The British are celebrating American style Collaborative Divorce

Lord Kerr of Tonaghmore, a justice in the UK’s new Supreme Court, said that there had been an “impressive” expansion in the use of what is called the “collaborative” approach to divorce.

In 2003, only four lawyers in England were offering the new out-of-court method, he said. Now the number had risen to 1408 in England and Wales and 100 in Northern Ireland – with a rise of 87 per cent in cases to an estimated several thousand a year.

Lord Kerr, a former Lord Chief Justice of Northern Ireland, added: “Perhaps the most inspiring statistic of all is that of the settlement rate of collaborative law cases – a remarkable 85 per cent.”

About Daniel Margolin

Daniel Margolin is a founding partner of Stephens & Margolin LLP and a Portland, Oregon native. His practice focuses on all aspects of family law litigation. Dan applies his litigation expertise to provide additional expertise when assisting clients with Family Law Appeals and Collaborative Divorce matters. To find out more or contact Daniel Margolin, visit Stephens & Margolin LLP
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2 Responses to The British are celebrating American style Collaborative Divorce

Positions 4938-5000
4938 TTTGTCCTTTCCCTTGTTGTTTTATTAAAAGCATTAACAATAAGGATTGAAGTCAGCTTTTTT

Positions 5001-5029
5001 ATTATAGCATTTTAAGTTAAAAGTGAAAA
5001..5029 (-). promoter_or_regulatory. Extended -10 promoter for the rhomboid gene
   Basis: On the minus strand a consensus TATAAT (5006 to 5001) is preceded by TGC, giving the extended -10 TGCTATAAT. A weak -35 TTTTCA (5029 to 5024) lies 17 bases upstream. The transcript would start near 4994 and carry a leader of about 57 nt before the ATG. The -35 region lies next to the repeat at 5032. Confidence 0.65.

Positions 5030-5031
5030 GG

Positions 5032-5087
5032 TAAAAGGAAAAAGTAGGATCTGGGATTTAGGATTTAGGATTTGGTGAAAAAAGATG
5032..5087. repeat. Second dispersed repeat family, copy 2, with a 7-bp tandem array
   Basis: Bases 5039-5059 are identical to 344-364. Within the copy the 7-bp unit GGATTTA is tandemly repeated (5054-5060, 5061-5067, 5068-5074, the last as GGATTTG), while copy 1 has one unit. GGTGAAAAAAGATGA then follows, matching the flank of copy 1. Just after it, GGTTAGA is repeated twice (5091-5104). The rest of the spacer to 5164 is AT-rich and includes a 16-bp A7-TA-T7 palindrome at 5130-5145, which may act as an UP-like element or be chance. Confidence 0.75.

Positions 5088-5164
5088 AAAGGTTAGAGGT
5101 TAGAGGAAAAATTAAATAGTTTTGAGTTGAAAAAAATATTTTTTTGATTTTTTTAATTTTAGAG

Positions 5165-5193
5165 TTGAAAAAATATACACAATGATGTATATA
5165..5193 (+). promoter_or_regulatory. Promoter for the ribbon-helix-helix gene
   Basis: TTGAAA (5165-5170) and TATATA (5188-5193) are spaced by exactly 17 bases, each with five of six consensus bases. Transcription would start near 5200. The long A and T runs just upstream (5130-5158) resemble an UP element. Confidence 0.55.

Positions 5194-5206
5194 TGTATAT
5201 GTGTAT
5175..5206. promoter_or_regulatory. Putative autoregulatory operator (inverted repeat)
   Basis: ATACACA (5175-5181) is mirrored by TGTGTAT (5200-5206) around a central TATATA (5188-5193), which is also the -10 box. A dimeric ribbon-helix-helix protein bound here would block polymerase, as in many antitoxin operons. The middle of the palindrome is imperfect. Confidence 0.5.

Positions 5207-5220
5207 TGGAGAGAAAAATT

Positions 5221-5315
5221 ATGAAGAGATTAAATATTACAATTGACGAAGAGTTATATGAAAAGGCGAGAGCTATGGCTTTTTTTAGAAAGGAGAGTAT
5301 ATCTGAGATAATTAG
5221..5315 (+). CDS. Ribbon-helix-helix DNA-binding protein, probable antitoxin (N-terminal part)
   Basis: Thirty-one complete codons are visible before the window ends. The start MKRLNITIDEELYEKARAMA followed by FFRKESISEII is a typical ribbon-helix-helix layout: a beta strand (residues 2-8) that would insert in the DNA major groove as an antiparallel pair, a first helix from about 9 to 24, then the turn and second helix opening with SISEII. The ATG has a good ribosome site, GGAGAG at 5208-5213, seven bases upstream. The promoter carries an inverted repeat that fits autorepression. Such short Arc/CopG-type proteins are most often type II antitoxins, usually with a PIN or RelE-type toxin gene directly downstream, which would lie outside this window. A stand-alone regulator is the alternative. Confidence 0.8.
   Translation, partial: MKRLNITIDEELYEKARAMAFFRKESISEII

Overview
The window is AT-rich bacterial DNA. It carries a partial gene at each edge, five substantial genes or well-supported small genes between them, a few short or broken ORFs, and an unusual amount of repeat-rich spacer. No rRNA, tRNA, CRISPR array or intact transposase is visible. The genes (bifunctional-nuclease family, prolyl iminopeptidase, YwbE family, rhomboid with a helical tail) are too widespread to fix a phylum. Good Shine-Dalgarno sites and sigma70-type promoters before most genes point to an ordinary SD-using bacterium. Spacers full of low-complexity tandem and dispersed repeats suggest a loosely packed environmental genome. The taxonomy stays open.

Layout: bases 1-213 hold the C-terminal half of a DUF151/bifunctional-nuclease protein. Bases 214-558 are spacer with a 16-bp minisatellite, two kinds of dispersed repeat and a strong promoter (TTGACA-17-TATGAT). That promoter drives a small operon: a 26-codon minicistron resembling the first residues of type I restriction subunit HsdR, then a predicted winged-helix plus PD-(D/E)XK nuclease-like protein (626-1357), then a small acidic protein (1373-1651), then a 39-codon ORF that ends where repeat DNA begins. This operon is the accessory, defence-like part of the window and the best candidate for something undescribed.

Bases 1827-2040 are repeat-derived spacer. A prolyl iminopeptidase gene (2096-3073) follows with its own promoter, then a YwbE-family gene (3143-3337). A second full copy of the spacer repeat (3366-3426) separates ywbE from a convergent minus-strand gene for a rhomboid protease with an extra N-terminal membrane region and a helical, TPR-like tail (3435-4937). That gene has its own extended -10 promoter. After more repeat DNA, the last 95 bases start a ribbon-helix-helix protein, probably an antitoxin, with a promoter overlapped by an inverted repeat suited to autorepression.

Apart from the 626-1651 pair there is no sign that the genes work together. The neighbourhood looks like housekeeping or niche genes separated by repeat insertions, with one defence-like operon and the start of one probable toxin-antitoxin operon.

1. Thanks for your support. I was one of the first four collaborative lawyers to train in London. We initially looked towards North America, particularly our sister jurisdiction, Canada, where the collaborative approach has taken off and where its practitioners are more measured and less evangelical than many of their US counterparts.

    The message of collaborative law is universal as Lord Kerr pointed out the essence of this new approach is conciliation, not “the vindication of one side over the other.”

    Lord Kerr, the youngest member of the Supreme Court, said such collaboration helped “shape a solution” to a divorcing couple’s problems, allowing them to “sustain a relationship after the parties had left the stage.”

    One of the most inspiring facts about the collaborative approach was that 85 per cent of couples who used it had been able to agree an amicable settlement, he said.

    Celebrity and high-net-worth clients in England have been quick to see the benefits of this cost-effective and discreet form of settling a divorce. It offers clients absolute privacy, something which is no longer available in the Family Courts and is often much cheaper than litigation through the courts.

    Collaborative law is new, exciting and dispenses with formality. It enables couples to reach a civilised and fair resolution to the practical issues which arise in separation and divorce without the need for Court intervention.

    The growth of collaborative law in London and beyond, demonstrates that huge numbers of family lawyers, including those who have historically acted in high-profile/high net worth cases, are seeking an alternative to the adversarial approach which can all too often damage families.

  2. It sounds like we’re setting a good example.

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